CQC publishes revised plan for transformation and tackling health inequalities

Care Quality Commission (CQC) has released a revised approach and plan for transformation, focusing on how they will deliver their strategy and tackle health inequalities.

They aim to introduce a new regulatory approach for health and care providers, local authorities and integrated care systems; to establish new regulatory leadership shaping priorities; to change how operational teams are structured; and to deliver a new and improved provider portal.

Over the last two months, CQC has been reviewing feedback from stakeholders alongside their implementation timeline. The new assessment approach for providers, originally due to be released in January 2023, will not be released later in the year. This is to allow more time to test already-released changes and gain more feedback, and additionally spend more time testing and developing future changes to make sure that providers can adapt to them smoothly.

CQC notes a number of priorities in addition to their regular inspection programmes, intended to support them in maintaining a proper view of quality and risk. These priorities include their national programme of inspections in maternity services; their ‘People First’ resource which aims to help the urgent and emergency care (UEC) pathway; and the continuation of monthly service reviews.

When it comes to digital, from spring CQC will focus on “making sure the technology we need is in place and that we’re able to test it with providers” and aim to be confident that their new regulatory approach is ready to launch.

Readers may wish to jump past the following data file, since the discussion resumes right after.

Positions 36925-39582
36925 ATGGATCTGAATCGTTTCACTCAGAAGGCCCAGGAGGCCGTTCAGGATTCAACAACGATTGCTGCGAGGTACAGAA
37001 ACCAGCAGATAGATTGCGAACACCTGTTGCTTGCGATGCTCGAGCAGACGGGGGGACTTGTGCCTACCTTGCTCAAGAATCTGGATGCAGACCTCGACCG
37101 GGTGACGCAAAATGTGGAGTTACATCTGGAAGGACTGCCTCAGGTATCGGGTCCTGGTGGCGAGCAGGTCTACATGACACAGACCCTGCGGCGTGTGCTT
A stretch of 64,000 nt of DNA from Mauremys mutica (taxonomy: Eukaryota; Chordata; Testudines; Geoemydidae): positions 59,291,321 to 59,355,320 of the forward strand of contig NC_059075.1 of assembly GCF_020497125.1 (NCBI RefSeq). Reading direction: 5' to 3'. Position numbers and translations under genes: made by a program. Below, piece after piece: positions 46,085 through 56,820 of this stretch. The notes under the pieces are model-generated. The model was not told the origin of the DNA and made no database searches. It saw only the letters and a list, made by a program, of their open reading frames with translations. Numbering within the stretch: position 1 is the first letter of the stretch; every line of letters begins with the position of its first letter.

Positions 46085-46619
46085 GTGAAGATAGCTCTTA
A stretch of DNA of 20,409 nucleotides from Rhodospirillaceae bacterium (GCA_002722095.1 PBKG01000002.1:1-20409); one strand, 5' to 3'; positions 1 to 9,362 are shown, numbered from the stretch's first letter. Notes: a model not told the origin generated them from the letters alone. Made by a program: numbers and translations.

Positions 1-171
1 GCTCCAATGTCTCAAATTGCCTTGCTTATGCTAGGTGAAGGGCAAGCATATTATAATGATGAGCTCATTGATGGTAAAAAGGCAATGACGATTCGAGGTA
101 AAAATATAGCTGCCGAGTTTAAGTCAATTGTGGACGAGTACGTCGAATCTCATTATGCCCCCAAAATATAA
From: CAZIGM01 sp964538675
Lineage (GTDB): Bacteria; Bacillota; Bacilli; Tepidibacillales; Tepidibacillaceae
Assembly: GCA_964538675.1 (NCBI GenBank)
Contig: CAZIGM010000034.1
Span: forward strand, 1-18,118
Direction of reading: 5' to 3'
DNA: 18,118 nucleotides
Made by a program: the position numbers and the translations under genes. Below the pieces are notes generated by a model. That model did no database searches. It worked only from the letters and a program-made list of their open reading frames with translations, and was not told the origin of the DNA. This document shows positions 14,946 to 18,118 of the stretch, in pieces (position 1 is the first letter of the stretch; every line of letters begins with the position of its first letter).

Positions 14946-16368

Alongside this, the new Regulatory Leadership team will be setting out priorities across the sectors, and CQC plan to “understand more about what is happening locally when [they] start looking at how care is provided at a system level.”

In summer, CQC aim to launch a new online provider portal. This will be completed in stages with support and guidance provided. In the first stage, providers will be able to submit statutory notifications and CQC will improve how their enforcement process works.

“This is the start of gathering evidence in a new and structured way that will help inform our assessments, making it much easier for providers to interact with us,” they state. “It also allows us to test and refine how the provider portal and our internal technology works to support our new approach.”

By the end of 2023, assessments will start to be carried out in new ways, with providers able to register with CQC and make ongoing changes through the portal. Ultimately, all online interactions with providers should occur via the portal.

To read the approach in more detail, click here.